After battling bipolar disorder for two years, Brian Hamm wants to let others know they’re not alone.
In August, the 23-year-old created the local organization Warriors Find Hope as a way to pair up students who have depression with others who can help guide them through the emotional trial.
The “hopefulls,” or the volunteers not dealing with depression, will help the “warriors,” students with depression, by giving them someone to talk to, Hamm said.
“I feel like we are missing that component of just love and compassion,” he said.
Counseling helped Hamm through his struggle with bipolar disorder, but he wants his organization to help others through a more personal experience.
Hamm said he was able to work at a suicide hotline for six months, which gave him the chance to help others who were battling different types of mental illnesses.
“I am one of the most healthy people with bipolar disorder,” Hamm said. “So with what I’ve experienced, I want to give back.”
Hamm, who plans to transfer to UF, has been working to create the organization for two months. Currently, a handful of his friends are part of the group.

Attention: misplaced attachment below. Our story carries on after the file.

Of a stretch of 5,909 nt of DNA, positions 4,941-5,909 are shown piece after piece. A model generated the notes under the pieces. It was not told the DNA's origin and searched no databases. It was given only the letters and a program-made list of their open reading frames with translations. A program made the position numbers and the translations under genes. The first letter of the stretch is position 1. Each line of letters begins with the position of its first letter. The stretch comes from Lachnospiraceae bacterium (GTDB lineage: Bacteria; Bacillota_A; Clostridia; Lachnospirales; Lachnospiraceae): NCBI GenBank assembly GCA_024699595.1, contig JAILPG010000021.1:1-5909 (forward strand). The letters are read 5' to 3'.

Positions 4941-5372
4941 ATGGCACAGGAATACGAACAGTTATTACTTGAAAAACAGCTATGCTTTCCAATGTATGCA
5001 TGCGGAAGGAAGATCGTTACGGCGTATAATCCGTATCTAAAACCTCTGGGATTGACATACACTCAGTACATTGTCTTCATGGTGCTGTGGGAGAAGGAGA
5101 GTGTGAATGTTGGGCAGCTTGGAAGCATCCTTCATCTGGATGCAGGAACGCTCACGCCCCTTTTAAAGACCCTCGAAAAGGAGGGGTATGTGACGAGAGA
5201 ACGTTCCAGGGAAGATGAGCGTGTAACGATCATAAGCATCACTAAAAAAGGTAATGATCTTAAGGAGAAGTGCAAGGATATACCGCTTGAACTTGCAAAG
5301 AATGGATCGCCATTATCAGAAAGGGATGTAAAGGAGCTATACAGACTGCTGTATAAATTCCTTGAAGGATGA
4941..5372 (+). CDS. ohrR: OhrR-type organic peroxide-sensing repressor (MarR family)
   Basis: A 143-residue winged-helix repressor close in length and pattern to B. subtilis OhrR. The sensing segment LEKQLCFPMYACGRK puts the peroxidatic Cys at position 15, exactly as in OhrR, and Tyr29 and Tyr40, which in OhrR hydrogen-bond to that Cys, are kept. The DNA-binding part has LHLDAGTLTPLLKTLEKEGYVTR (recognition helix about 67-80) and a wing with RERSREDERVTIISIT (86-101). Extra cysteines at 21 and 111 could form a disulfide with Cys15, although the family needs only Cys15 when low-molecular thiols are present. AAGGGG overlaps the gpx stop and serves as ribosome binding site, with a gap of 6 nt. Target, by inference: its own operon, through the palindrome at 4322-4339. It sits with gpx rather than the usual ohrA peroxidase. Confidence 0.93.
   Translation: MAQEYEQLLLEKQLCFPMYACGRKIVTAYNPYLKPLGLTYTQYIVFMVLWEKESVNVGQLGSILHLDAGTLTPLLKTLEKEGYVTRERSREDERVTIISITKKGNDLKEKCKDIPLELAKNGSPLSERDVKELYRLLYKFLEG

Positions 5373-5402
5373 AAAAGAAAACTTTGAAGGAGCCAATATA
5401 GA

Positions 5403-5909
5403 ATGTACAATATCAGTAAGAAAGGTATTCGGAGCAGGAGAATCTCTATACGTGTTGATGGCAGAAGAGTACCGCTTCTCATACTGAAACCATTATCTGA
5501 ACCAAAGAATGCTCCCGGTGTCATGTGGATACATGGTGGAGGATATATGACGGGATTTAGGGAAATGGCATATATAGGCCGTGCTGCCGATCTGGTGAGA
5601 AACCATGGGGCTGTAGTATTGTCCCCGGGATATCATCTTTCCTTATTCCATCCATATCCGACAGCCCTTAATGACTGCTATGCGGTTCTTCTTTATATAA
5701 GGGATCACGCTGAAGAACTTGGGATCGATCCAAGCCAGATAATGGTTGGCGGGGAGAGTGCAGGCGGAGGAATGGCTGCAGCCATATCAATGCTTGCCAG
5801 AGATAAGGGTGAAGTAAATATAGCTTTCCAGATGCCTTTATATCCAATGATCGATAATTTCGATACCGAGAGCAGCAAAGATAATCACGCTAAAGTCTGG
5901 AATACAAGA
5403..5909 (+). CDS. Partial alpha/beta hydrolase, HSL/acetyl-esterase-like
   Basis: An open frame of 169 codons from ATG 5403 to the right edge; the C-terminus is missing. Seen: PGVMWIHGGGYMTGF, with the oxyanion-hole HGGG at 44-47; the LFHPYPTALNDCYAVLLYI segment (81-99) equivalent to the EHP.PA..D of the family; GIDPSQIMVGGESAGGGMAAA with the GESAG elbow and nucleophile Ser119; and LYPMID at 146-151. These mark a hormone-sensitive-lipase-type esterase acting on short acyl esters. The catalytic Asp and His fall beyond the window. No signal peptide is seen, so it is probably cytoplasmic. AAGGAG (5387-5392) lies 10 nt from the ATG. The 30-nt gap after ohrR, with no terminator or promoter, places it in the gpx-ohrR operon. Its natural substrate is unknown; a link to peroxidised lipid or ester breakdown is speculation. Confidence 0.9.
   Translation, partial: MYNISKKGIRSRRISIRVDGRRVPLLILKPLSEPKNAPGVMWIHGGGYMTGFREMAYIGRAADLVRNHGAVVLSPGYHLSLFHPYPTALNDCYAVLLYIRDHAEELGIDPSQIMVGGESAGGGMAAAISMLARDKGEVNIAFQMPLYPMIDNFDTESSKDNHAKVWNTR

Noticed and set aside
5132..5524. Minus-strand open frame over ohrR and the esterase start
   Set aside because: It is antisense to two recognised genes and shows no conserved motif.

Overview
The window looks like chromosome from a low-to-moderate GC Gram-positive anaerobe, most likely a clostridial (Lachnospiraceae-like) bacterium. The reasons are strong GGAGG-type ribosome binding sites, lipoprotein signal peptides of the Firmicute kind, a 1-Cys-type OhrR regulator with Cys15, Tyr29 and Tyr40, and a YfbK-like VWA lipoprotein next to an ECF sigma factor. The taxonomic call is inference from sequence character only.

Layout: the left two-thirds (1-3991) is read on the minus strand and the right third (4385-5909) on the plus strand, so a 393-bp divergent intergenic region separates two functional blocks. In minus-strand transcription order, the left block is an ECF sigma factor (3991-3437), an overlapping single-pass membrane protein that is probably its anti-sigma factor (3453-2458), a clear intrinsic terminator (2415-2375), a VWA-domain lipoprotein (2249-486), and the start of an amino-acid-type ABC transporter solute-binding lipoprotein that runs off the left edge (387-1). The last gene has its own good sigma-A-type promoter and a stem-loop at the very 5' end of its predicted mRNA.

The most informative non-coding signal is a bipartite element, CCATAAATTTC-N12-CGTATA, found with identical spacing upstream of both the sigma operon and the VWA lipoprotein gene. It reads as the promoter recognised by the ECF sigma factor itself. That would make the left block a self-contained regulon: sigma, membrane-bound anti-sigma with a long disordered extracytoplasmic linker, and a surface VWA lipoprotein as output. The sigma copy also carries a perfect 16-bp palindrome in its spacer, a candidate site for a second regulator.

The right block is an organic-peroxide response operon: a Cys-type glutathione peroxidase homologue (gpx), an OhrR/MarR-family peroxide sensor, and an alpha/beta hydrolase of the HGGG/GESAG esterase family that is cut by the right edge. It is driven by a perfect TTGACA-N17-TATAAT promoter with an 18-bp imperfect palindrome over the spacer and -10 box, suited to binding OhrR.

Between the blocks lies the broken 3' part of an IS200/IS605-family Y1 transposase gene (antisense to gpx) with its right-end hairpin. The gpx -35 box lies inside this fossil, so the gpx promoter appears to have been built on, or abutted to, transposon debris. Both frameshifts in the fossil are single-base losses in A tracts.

Benjamin Heggie, who has known Hamm for 10 years, was there when Hamm went through his battle with bipolar disorder. Heggie was the original hopefull, while Hamm was the warrior.
“I always see him always striving to overcome this burden on his life,” Heggie said.
Joan Scully, a counselor at the UF Counseling & Wellness Center, said having a friend there can make all the difference.
“Social support (groups) are a big part of how people get better,” Scully said. “Peer support is always the way to go.”
She said there may be some times when professional help may be necessary, especially if the issue becomes something the hopefull cannot handle individually.
“If people are having difficulty communicating, or if they are expressing any thoughts of harming themselves,” Scully said, “or if there’s clearly a drug or alcohol issue going on, those would be reasons to involve a professional.”
The CWC offers support groups similar to Hamm’s organization, she said.
Grace Hubbard, 23, a member of Warriors Find Hope, has suffered from depression for about 10 years.
“As soon as he told me about the idea, I was on board,” the Santa Fe College early childhood education sophomore said. “I think it will help a lot of students to open up.”
Hamm said he hopes to begin pairing up members of the organization for 30 days by Nov. 1.
“We are going to teach depressed people that they are not weaker,” Hamm said. “It’s going to be like this little community.”